How World Leaders Earn Their Paychecks & The Market Effects

Have you ever wondered how much world leaders earn? They are in charge of countries with GDPs (gross domestic products) worth billions of dollars, and the decisions they make and the policies they set affect the world’s trading markets. But have you ever considered exactly what they do to earn these paychecks? Below, you’ll discover who the most highly-paid world leaders are and how what they do (and what they believe in) has an effect on the world’s financials.

The Highest Paid World Leaders OECD
The Highest Paid World Leaders OECD

Who Are the Highest Paid World Leaders?

Some of the highest-paid world leaders include the President of the United States, Donald Trump; the Chancellor of Germany, Angela Merkel; and the Prime Minister of Canada, Justin Trudeau. According to a report on the paychecks of world leaders, President Trump makes £311,450 a year, which makes him the third-highest paid leader in the world. In fourth, Chancellor Merkel rakes in £287,878, and in eighth is Prime Minister Trudeau, who makes £207,925 a year.

Also featured on the list is Jacinda Ardern, the Prime Minister of New Zealand, who earns £264,625 for leading her country. Sebastian Kurz, the Chancellor of Austria, earns a little less than Arden, at an annual salary of £255, 844, while Xavier Bettel, the Prime Minister of Luxembourg, makes £216, 485 a year for his work in leading one of the smallest countries in the world.

How Can You Take Advantage of Global Economic Policies

Aside from taking “recession-proof” jobs, there’s little you can do to insulate yourself from an economic downturn. The value of a country’s currency is demonstrated with forex, which is the decentralized market for buying, selling, and exchanging foreign currencies. A weak economy or currency is reflected in a low price for that currency as fewer people want to buy it as a result of lower demand. Forex trading is one of the areas most heavily affected by the policies of world leaders, meaning policies that are deemed detrimental to a nation’s economic health will see the associated currency devalue.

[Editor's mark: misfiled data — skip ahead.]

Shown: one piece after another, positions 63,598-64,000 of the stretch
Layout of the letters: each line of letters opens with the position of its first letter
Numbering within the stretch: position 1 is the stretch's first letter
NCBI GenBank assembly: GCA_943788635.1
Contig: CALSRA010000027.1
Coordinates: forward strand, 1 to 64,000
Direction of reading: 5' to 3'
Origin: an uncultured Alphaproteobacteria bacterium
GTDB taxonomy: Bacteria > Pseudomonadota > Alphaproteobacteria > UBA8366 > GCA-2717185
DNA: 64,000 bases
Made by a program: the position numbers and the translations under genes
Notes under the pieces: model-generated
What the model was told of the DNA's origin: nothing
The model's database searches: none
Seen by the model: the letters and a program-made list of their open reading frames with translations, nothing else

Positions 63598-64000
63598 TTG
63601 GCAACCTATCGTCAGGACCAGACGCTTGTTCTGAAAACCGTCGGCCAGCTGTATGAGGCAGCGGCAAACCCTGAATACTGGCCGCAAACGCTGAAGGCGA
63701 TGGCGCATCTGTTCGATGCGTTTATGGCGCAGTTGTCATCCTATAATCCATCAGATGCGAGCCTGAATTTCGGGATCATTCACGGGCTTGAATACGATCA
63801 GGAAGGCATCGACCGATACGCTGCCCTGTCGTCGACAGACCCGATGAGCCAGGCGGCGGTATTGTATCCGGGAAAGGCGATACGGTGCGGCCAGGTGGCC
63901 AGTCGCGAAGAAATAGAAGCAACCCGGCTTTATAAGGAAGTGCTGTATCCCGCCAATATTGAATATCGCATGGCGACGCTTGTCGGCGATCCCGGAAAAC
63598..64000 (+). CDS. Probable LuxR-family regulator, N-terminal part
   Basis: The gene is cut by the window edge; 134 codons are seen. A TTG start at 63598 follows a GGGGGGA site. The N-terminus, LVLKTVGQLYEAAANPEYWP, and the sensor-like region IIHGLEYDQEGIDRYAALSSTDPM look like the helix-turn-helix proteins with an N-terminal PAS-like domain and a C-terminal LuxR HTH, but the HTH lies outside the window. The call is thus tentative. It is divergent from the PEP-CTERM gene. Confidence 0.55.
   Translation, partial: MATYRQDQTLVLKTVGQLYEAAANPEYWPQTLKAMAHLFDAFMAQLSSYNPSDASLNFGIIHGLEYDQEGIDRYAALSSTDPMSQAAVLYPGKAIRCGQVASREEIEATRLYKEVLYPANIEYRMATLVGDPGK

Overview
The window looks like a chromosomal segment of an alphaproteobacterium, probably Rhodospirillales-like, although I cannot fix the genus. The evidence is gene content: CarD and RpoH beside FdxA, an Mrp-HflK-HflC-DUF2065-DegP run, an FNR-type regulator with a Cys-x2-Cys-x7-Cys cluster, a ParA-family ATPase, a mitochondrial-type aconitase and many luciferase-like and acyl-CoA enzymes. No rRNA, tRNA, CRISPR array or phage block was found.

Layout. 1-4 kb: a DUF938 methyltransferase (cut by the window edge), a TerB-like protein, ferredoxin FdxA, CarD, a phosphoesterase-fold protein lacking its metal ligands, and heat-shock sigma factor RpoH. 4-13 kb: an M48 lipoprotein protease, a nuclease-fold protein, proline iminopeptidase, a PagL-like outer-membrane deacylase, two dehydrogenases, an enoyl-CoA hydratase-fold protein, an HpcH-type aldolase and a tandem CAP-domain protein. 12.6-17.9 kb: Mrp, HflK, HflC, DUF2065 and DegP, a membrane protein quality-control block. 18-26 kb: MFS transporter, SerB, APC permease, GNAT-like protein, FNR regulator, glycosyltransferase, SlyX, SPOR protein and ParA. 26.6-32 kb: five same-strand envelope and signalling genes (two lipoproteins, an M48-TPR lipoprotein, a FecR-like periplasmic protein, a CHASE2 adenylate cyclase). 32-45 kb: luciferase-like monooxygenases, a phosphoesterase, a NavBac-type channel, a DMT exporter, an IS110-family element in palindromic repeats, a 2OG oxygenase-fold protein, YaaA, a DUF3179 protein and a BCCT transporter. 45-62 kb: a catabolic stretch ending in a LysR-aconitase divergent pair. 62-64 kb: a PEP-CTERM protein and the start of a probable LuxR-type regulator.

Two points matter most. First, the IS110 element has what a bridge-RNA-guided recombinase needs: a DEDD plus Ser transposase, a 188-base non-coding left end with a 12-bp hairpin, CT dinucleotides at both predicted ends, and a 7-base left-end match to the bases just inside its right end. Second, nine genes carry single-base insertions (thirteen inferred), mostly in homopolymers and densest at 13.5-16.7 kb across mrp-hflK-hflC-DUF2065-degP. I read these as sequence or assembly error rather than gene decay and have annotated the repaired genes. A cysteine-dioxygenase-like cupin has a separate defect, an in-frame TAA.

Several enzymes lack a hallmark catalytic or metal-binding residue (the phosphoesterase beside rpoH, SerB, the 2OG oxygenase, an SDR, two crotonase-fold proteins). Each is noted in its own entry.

Another strategy is to invest in stocks. By making predictions on how upcoming economic policies will affect certain industries of a nation, you could potentially benefit by investing in those industries before the policies are announced. You’ll need to be tuned into politics to do this successfully, but it’s worth considering.

How Do They Affect Forex and Trading?

Most everything that a world leader does can have an effect on their country’s economy, and that includes even posts on social media. Currency traders are advised to follow Trump’s tweets because, according to financial analysts, when his tweets do have an effect, the ramifications can be witnessed on global exchanges for more than four hours. President Trump’s frosty exchanges with China, including a tweet in which he referred to himself as a tariff man, also led to turmoil in the market, only adding to the uncertainty that the market was already experiencing.

Meanwhile, across the pond, Britain’s vote to leave the EU (known as Brexit) in a referendum, which itself was supported by then-Prime Minister David Cameron, has resulted in turmoil for the Great British Pound. The pound is now weaker, and the uncertainty has affected investments as well. Although, this uncertainty isn’t just limited to Britain and the pound, as the euro also saw fluctuations following Angela Merkel’s announcement to not seek re-election at the end of her term as Chancellor of Germany, so it’ll be interesting to see what will happen to the euro when Merkel actually step down.

For traders, the stability of the market will affect how they buy or sell commodities, the cost of production of their goods on a large scale, and how they operate or invest in certain regions. However, the average person can also benefit by choosing to open a forex trading account. Currency trading may not be risk-free, but it provides a chance to profit off of the economic decisions (or late-night social media posts) of world leaders.

While events such as Brexit are large-scale and do not happen very often, late night tweet sessions from the US president are extremely common. This just highlights how volatile the market can sometimes be and how much of an effect world leaders and their actions have on it.


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